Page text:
Sanctions against Russia: what is the state of the country’s economy really?

“Delicious cuisine”, “cheap gas”, “fertile soil”: polished pictures and laudatory comments in English with a Russian accent replace each other. Before the final bouquet: “An economy that can withstand thousands of sanctions. It’s time to go to Russia! Don’t delay… Winter is coming.” In the middle of the summer, this video, similar to a commercial, could not but cause a reaction from Internet users. A parody of Moscow speech? Not! This montage was posted by a pro-Russian group and broadcast by some Kremlin embassies on social media.

One of the many examples of propaganda that has circulated in recent months. Sanctions imposed by the West for six months? It doesn’t even hurt! A speech supported by some politicians, including Marine Le Pen: “Contrary to the rantings of our government, the Russian economy is not on its knees (…). We are much more victims of energy sanctions than Russia.” A refrain that irritates in Brussels. “We have imposed historic sanctions and they are working,” the European Commission replies.

It is true that Russia resisted the Western economic response better than expected after the invasion of Ukraine. In its latest economic forecasts, the IMF has softened its estimate of a recession that Moscow should experience this year (-6% vs. -8.5% expected in April). At the same time, a number of economic indicators have not deteriorated: the ruble is the currency that shows the best performance this year, the trade surplus is at historical levels, the unemployment rate remains low…

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Economy in the process of “paralysis”

“Positive” signals that should still be taken with a grain of salt. Firstly, because today there is a certain distrust in the veracity of Russian statistics – some of them simply have not been published since the beginning of the conflict. Moreover, some of these indicators do not necessarily reflect good fundamentals. “The ruble has appreciated because it simply can’t be sold anymore, and a positive trade balance is not a sign of a healthy economy: it is due to a collapse in imports,” analyzes Agatha Desmarais, director of global forecasts at the Economist. Intelligence division.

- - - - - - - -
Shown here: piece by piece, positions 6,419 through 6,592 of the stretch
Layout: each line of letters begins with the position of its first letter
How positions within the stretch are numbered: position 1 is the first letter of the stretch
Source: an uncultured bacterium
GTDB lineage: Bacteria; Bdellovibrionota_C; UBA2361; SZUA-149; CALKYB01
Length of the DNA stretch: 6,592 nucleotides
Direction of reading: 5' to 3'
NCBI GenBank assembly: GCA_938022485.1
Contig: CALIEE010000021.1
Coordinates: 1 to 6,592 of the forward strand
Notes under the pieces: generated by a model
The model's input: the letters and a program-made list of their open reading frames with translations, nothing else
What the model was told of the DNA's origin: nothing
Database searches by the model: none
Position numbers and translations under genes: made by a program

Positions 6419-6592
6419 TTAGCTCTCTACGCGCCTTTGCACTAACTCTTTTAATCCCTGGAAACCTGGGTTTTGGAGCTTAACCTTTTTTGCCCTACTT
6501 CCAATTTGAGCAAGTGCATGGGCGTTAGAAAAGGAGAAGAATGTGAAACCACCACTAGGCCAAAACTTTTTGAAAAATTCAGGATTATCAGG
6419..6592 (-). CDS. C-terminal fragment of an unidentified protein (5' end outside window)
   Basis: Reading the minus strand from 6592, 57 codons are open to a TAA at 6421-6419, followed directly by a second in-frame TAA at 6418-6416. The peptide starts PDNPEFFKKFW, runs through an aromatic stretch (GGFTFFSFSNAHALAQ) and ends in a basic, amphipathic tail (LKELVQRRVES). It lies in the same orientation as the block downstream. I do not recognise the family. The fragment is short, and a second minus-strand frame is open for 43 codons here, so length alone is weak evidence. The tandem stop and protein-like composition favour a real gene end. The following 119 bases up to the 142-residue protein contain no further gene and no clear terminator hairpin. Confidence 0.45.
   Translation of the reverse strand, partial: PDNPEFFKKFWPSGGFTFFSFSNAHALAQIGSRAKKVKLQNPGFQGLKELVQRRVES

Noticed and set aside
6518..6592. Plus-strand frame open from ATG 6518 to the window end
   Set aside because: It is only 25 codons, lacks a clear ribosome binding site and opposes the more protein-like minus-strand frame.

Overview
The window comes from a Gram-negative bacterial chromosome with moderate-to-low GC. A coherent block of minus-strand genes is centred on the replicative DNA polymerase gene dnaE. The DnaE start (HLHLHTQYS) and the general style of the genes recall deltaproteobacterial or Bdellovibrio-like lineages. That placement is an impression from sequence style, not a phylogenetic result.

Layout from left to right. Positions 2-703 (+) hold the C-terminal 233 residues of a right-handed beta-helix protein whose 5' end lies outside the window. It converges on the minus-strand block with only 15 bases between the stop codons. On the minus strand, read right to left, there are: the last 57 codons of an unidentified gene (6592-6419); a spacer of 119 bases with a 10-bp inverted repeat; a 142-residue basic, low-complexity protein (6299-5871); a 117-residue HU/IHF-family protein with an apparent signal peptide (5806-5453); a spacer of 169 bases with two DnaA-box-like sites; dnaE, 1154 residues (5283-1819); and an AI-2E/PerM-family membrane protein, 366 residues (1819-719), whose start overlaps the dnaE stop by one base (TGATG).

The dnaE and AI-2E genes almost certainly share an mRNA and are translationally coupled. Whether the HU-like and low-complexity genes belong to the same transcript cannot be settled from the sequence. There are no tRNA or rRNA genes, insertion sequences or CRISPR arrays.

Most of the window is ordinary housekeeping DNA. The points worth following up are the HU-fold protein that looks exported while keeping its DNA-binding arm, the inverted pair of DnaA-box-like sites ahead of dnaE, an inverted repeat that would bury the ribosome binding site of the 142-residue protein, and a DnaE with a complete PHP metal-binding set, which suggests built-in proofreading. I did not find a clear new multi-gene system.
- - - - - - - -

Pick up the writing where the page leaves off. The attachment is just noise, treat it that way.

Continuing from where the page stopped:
The slide into hell has been tempered by hydrocarbon exports that are “holding up better than expected,” says the IMF, and prices have skyrocketed, as well as a counterattack by Russian authorities to avoid a carnage. Currency controls, support for the banking sector, aid to enterprises, part-time work, public investment… “The actions of the Central Bank and the budgetary response of the state explain the relative resistance of the economy,” explains Julien Vercuy. professor of economics at Inalco.

If these shock absorbers have softened the shock, then the Russian economy is still in the process of cracking on all sides, and the horizon is darkening: the prospect of an exit from the recession remains far away, household buying opportunities have fallen with inflation, their consumption has collapsed, business inventories are evaporating, the “brain drain” has begun and a sharp increase in fiscal spending is forcing the government to extract more than expected from its sovereign wealth fund to support the economy. In a note published this summer, Yale economists say it’s “paralyzing.” First of all, Moscow suffers from sanctions much more than the European Union, contrary to what Russian propaganda insists. “The war and its consequences will lead to a loss for Russia this year of about 10 points of GDP, and for the EU – just one point,” says Julien Vercuy.